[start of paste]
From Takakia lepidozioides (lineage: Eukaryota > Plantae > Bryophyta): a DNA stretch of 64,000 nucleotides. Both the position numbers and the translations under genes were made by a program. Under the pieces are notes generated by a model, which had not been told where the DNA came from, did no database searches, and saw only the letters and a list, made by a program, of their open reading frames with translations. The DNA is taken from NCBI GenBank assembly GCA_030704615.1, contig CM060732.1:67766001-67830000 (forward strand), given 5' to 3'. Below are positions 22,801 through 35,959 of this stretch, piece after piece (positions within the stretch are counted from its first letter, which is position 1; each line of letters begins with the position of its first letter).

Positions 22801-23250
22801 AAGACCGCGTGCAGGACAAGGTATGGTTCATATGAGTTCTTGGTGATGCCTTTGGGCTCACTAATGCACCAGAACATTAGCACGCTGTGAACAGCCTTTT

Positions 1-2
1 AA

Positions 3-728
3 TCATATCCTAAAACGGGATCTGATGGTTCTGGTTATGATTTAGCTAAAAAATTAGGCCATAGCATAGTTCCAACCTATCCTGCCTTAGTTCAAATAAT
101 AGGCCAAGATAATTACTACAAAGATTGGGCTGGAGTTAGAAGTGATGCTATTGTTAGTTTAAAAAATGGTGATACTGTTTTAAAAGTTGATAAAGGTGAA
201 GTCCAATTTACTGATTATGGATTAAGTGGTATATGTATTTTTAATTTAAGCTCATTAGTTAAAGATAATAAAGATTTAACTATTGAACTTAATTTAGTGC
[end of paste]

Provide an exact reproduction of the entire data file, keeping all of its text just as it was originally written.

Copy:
From Takakia lepidozioides (lineage: Eukaryota > Plantae > Bryophyta): a DNA stretch of 64,000 nucleotides. Both the position numbers and the translations under genes were made by a program. Under the pieces are notes generated by a model, which had not been told where the DNA came from, did no database searches, and saw only the letters and a list, made by a program, of their open reading frames with translations. The DNA is taken from NCBI GenBank assembly GCA_030704615.1, contig CM060732.1:67766001-67830000 (forward strand), given 5' to 3'. Below are positions 22,801 through 35,959 of this stretch, piece after piece (positions within the stretch are counted from its first letter, which is position 1; each line of letters begins with the position of its first letter).

Positions 22801-23250
22801 AAGACCGCGTGCAGGACAAGGTATGGTTCATATGAGTTCTTGGTGATGCCTTTGGGCTCACTAATGCACCAGAACATTAGCACGCTGTGAACAGCCTTTT

Positions 1-2
1 AA

Positions 3-728
3 TCATATCCTAAAACGGGATCTGATGGTTCTGGTTATGATTTAGCTAAAAAATTAGGCCATAGCATAGTTCCAACCTATCCTGCCTTAGTTCAAATAAT
101 AGGCCAAGATAATTACTACAAAGATTGGGCTGGAGTTAGAAGTGATGCTATTGTTAGTTTAAAAAATGGTGATACTGTTTTAAAAGTTGATAAAGGTGAA
201 GTCCAATTTACTGATTATGGATTAAGTGGTATATGTATTTTTAATTTAAGCTCATTAGTTAAAGATAATAAAGATTTAACTATTGAACTTAATTTAGTGC